“Akadashi Hatcho Miso” is a combination of Hatcho Miso and shiro-miso. It is soft and milder than Hatcho Miso and its name came from the making process. It originated from Hatcho Miso and Akadashi originally means extracting red from Hatcho Miso. Grate Hatcho Miso and put its soup in a tea towel to squeeze, then mix it with shiro-miso (white one). To be brief, mix red miso with white miso. The best proportion of white and red miso for green vegetable miso soup is 8 to 2 and for shellfish miso soup is 2 to 8. When 5% of Hatcho Miso is mixed with white miso, it is called “Akazashi” and when the proportion is 15%, it is “Akagachi”. “Fukusa” is used when Hatcho Miso and white miso are mixed half-and-half.
“Tamari” is a fallout of Hatcho Miso. Tamari is the liquid piled up on top of Hatcho Miso during fermentation. It is preferred in the place where mame-miso is eaten. There is a deep relationship between miso and tamari. When it is focused on miso, tamari is not skimmed because strained miso lees cannot be sold and its tamari has less salt content and becomes tasteless even though it is very rich. Thus tamari has a different starting point from miso. Tamari has to be made separately from miso and with a different proportion of ingredients. Very black soy sauce like tamari is purely made by soybeans and salt. Common soy sauce is made also by barley, hence it has a lighter colour. However, it turns brownish when it is not preserved properly. The brown colour of miso and soy sauce is made by a reaction of amylum and protein substance. Weak soy sauce is much stronger than strong soy sauce unlike its look.
Health effects of eating miso
Cancer prevention: Takeshi Hirayama of the National Cancer Centre Research Institute in Japan in 1981 produced research claiming that cancer could be prevented by miso. According to his research, people who eat miso soup daily are correlated with 50% lower stomach cancer rates than people who do not eat miso soup at all. He also clarified that the vegetables accompanying miso soup also have cancer prevention effects. In 1992, Akihiro Ito from the Research Institute for Radiation Biology and Medicine (Hiroshima University) also revealed that miso has such effects on mice. Male mice were divided into 2 groups and received neutron radiation. One group of mice was fed normal food as usual and 62% of them got liver cancer although only 13% of another group, which had 10% of miso in their food, got liver cancer.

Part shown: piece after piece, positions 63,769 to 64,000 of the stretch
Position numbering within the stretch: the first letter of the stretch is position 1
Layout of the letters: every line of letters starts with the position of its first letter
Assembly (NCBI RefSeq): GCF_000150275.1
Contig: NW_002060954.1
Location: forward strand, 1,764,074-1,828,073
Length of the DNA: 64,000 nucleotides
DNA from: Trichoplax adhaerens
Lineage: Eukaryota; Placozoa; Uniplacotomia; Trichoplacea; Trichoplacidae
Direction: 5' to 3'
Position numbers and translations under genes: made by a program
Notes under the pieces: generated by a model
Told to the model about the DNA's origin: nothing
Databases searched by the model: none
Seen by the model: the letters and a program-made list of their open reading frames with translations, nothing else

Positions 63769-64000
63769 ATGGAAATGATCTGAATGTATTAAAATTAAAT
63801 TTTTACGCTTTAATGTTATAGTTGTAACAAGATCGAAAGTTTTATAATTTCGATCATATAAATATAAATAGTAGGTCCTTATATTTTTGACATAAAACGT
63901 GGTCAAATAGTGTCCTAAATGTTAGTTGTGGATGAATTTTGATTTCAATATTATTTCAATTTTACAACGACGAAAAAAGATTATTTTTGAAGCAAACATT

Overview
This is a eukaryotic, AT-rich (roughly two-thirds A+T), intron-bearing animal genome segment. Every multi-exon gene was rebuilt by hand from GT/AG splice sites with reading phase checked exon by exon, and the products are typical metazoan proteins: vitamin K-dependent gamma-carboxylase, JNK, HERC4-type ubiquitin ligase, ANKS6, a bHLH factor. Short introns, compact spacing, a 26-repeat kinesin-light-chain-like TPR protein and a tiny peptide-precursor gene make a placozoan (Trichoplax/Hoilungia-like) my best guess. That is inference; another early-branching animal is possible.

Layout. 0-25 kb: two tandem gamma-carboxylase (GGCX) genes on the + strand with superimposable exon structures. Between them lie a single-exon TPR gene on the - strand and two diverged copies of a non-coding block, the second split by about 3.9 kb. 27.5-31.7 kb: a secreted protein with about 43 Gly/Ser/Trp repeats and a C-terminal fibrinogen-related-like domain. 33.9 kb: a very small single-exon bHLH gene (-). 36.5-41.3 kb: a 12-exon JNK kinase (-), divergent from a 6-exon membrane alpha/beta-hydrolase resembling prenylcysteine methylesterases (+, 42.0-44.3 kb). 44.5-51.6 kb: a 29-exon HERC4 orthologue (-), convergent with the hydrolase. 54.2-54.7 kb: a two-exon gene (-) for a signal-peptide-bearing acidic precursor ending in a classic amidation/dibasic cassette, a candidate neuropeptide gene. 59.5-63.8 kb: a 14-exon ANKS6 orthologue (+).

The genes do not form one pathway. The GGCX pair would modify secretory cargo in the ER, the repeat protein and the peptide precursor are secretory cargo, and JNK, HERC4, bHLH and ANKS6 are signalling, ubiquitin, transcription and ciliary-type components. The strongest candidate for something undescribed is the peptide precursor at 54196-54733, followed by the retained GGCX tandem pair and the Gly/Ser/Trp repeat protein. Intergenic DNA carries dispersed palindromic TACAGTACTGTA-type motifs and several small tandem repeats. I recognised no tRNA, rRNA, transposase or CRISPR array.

Detoxifying radioactive substance: In Hiroshima, the aftermath of radiation was investigated by some researchers and according to a report, some people who had eaten miso suffered less from radiation disease. Akihiro Ito at Hiroshima University confirmed the effects by using mice. He divided mice into 4 groups and fed normal food, food with 10% of dried red miso, food with 10% of soy sause and food with the same amount of salt as miso to the groups. 3 days later, the mice were examined for the survival rates of their hepatocytes of small inestinal mucous membrane. In the results, the rate of the group which had miso was the highest and moreover some of the damaged cells in the mice which had miso or soy sause reproduced themselves. This is known widely in Europe as well and miso was exported in large amounts in the aftermath of the Chernobyl nuclear accident in 1986.
Antiaging: Vitamin E, amino acids, saponin, melanoidin, lipofuscin and so on in miso have antioxidant punch. To remain young and maintain health, it is important to get rid of active oxygen that force substances in the body to be oxidised. Hiromichi Katoh from Otsuma Women’s University disclosed how well miso controls active oxygen in 1995. According to his research, active oxygen was greately controlled in both normal and low-sodium miso but low-sodium miso had greater effects. Low-sodium miso such as Hatcho Miso has a more beneficial impact on health. Supporting the research, Tokugawa Ieyasu lived to 75 years old when the average life expectation was 37.8 years old. He tried to maintain his health and had 5 different types of leaf vegetables and 3 kinds of root vegetables in miso soup everyday.
Aid digestion: Soy protein itself is poorly assimilated but it transforms itself through enzymes and microorganisms in the fermentation process to be assimilated easily. It also contains active digestive enzymes, which help digestion of other foods.
Detoxifying: Microorganisms in miso discharge putrefactive bacteria and harmful substance from the intestines